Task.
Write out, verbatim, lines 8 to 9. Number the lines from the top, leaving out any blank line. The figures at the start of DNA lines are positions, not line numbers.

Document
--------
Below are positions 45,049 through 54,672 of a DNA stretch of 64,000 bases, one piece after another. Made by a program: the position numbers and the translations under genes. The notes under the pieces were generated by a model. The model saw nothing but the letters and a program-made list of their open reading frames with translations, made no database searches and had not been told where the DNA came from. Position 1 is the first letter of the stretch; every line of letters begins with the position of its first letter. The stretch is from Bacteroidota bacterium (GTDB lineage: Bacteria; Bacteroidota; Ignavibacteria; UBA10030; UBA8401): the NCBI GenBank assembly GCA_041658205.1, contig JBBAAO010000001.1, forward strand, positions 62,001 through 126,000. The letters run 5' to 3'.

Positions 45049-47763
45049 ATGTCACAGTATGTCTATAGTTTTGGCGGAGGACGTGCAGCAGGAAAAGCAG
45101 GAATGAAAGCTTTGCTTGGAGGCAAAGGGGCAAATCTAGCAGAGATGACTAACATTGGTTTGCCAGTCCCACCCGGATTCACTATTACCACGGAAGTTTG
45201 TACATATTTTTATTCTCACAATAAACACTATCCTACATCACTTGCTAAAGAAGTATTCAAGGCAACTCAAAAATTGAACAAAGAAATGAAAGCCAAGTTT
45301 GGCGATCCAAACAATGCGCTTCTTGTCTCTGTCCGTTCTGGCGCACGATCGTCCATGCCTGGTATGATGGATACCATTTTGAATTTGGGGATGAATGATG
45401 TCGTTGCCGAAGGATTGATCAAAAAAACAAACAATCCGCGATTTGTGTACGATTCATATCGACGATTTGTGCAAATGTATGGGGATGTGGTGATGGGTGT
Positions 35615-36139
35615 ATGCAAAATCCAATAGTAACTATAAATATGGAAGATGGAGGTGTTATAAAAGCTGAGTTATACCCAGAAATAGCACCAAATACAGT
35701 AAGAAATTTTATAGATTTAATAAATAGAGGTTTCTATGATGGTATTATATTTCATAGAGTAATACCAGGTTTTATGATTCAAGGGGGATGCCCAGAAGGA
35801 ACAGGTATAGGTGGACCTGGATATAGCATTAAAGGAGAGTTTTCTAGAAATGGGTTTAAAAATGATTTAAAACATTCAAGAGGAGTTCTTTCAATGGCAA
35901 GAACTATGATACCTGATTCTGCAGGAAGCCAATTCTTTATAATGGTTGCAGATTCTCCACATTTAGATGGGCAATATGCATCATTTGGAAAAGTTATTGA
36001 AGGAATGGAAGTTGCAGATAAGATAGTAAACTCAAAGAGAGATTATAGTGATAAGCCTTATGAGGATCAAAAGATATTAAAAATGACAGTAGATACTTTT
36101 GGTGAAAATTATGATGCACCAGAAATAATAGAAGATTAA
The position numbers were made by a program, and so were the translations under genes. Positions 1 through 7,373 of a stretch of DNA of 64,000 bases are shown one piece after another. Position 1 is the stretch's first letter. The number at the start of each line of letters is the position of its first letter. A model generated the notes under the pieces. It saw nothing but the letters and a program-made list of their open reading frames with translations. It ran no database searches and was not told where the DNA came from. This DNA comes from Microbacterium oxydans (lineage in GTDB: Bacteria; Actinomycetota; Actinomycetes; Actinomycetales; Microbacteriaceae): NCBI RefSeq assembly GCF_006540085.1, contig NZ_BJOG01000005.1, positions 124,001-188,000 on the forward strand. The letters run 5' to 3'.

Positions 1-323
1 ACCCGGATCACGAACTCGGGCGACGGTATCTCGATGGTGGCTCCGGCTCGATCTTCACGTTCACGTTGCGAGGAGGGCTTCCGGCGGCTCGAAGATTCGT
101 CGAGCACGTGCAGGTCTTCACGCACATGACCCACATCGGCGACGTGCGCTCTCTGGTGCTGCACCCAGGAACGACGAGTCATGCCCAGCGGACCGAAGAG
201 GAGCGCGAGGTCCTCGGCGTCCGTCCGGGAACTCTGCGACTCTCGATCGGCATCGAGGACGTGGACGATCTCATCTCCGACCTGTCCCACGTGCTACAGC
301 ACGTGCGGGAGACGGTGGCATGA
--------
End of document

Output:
Positions 35615-36139
35615 ATGCAAAATCCAATAGTAACTATAAATATGGAAGATGGAGGTGTTATAAAAGCTGAGTTATACCCAGAAATAGCACCAAATACAGT